Love School

The Gottman Institute reports that the average couple waits six years before seeking help for marital problems and that half of the marriages that end do so in the first seven years.

As a wedding celebrant I see couples flocking to Maui to get married every day, and yet, as a relationship coach I rarely see them seek to learn tools and skills at the beginning of the relationship that can help keep that marriage strong. Quite simply put, love is not enough to make a relationship successful.

We’ve all heard the Serenity Prayer: “Lord, Grant me the Serenity to accept the things I cannot change, the courage to change the things I can and the wisdom to know the difference.” However, I have added one more piece to that soulful request: “And the strength and tools for doing so.”

Love Tip: Seek the skills you need for the tasks you undertake—even love.

In a National Institute of Education study, one thousand thirty-year-olds were asked if they felt their high school education had equipped them with the “skills they needed in the real world.” More than 80 percent answered, “Absolutely not.” The number-one thing they wished they had been taught is relationship skills.

The success of our relationships impacts every aspect of our lives—our moods, our finances, our children, and our society, and they absorb a lot of time. We are all trying to maintain one, fix one, get in one, or get out of one. However, in the thirteen years of required schooling, we are rarely taught more about relationships than “Keep your hands to yourself,” and “Sticks and stones may break my bones, but words can never hurt me.” (We are not prepared for the reality that words actually have the power to break hearts, if we don’t learn how to manage them.)

Love Tip: We need to introduce a new level of consciousness to our relationships, one of mindfulness, personal responsibility, and authenticity.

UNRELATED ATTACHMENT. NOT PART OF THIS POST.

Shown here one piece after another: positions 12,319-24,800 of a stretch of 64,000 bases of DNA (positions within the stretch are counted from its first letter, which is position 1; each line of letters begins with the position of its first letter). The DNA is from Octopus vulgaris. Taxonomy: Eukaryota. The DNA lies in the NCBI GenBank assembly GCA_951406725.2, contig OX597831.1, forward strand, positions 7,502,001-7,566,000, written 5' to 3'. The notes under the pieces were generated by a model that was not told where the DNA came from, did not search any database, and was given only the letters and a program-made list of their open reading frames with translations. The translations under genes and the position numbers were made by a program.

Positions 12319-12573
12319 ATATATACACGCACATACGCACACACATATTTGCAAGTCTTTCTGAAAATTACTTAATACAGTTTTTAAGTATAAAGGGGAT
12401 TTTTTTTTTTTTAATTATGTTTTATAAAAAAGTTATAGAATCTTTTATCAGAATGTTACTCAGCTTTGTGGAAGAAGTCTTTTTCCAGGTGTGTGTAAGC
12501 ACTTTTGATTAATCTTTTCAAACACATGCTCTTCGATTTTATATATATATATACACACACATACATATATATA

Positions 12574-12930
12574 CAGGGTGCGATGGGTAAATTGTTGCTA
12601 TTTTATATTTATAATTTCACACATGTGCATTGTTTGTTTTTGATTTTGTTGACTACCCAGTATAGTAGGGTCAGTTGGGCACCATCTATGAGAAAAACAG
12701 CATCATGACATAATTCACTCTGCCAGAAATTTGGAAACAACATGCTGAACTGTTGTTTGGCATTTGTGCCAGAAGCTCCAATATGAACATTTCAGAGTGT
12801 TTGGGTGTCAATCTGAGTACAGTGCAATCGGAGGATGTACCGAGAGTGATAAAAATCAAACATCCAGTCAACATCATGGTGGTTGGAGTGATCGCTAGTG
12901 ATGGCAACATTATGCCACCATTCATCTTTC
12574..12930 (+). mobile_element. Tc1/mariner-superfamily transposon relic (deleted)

A study of 160,000 high-school seniors in the United States asked this: “As you look ahead to the future, what’s the one thing you want most out of life?” The most frequent answer was “To be loved.”

To love and to be loved is the essence of our soul purpose. The unfortunate thing is that most of us don’t know how to bring that about in a healthy, authentic way. Consequently, we operate our relationships from our egos—and try to manipulate others so that we can love them and be loved by them. Eventually, this always leads to the death of either the relationship or the relating in the relationship.

Love tip: Love skills come from being constantly mindful of aligning our words, thoughts, and actions with what we are trying to create. When we take responsibility for how we respond to the other person, we discover our power for creating change and restoring the love in the relationship.

The Case For Marriage, by Linda Waite and Maggie Gallagher, reports that in a study of more than 550 adults from a national database, 64 percent of those who said they were unhappy but stayed together anyway reported that they were happy five years later, while 50 percent of those who divorced or separated were still unhappy five years later.

Unhappiness doesn’t have to be a permanent condition! Somehow when we hit the difficult moments in our relationships (or our lives) we think they will last forever. Then, we resort unconsciously to permanent solutions to those temporary problems (suicide, divorce). In my experience, we create unhappiness when we think the only solution to the problem is that our partner, spouse, child, boss—someone else—has to change. When we think that the only other solution is to change partners and we seek someone new as a solution, it is akin to looking in the fridge for something you lost in the car.

Love Tip: Rather than Seeking Love, Seek Skills for Love. When we have the skills, we begin to see that the love already exists, and all we have to do is access it, align with it, and share it.

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